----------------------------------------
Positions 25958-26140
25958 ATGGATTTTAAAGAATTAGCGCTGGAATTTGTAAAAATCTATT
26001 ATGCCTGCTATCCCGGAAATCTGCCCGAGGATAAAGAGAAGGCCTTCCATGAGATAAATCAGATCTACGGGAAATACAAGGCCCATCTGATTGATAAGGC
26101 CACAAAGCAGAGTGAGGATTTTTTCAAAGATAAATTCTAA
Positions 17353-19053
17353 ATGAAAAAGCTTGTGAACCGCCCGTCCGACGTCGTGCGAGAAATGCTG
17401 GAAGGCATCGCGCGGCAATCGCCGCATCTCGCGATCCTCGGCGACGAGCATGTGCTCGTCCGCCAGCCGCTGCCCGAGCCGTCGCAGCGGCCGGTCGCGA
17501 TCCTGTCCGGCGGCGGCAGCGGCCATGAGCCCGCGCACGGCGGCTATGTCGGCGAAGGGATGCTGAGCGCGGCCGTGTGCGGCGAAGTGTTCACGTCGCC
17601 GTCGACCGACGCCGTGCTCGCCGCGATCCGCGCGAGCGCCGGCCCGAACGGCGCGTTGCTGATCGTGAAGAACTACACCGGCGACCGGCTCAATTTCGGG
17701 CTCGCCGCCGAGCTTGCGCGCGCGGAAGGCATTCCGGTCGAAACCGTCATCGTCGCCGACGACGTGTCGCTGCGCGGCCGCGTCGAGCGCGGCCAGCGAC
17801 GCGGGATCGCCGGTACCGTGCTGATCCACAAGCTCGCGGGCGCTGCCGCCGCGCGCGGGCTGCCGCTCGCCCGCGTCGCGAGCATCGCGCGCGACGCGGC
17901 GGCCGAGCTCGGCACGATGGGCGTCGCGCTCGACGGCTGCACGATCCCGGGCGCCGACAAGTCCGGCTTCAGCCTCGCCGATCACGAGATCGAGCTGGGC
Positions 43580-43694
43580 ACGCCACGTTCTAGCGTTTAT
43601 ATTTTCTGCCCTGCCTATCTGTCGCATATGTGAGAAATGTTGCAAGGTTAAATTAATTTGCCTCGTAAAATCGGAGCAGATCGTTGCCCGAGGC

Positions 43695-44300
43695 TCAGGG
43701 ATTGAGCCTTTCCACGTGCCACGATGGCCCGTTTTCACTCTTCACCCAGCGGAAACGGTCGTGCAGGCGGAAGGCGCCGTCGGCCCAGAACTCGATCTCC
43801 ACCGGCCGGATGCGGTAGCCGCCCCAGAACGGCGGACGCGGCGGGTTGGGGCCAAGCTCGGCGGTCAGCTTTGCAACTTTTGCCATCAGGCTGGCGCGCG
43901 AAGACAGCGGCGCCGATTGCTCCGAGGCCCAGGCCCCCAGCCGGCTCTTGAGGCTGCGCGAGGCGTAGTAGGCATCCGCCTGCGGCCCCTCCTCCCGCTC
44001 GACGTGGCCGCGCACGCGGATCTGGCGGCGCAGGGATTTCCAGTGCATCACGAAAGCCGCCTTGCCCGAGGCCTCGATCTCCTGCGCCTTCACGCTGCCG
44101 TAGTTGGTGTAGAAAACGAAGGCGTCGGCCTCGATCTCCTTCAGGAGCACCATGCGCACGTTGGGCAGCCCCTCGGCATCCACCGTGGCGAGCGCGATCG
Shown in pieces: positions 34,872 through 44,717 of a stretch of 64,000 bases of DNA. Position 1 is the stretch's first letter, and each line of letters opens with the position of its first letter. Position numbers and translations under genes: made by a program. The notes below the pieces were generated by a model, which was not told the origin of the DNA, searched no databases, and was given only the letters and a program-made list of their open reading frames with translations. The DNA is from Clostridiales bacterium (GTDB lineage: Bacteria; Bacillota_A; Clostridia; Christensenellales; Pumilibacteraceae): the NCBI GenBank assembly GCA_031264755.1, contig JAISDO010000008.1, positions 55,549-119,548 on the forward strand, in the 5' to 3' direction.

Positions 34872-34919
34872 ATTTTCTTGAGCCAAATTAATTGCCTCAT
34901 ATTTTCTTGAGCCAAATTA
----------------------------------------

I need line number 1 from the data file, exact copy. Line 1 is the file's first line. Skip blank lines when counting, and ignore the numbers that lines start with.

Positions 25958-26140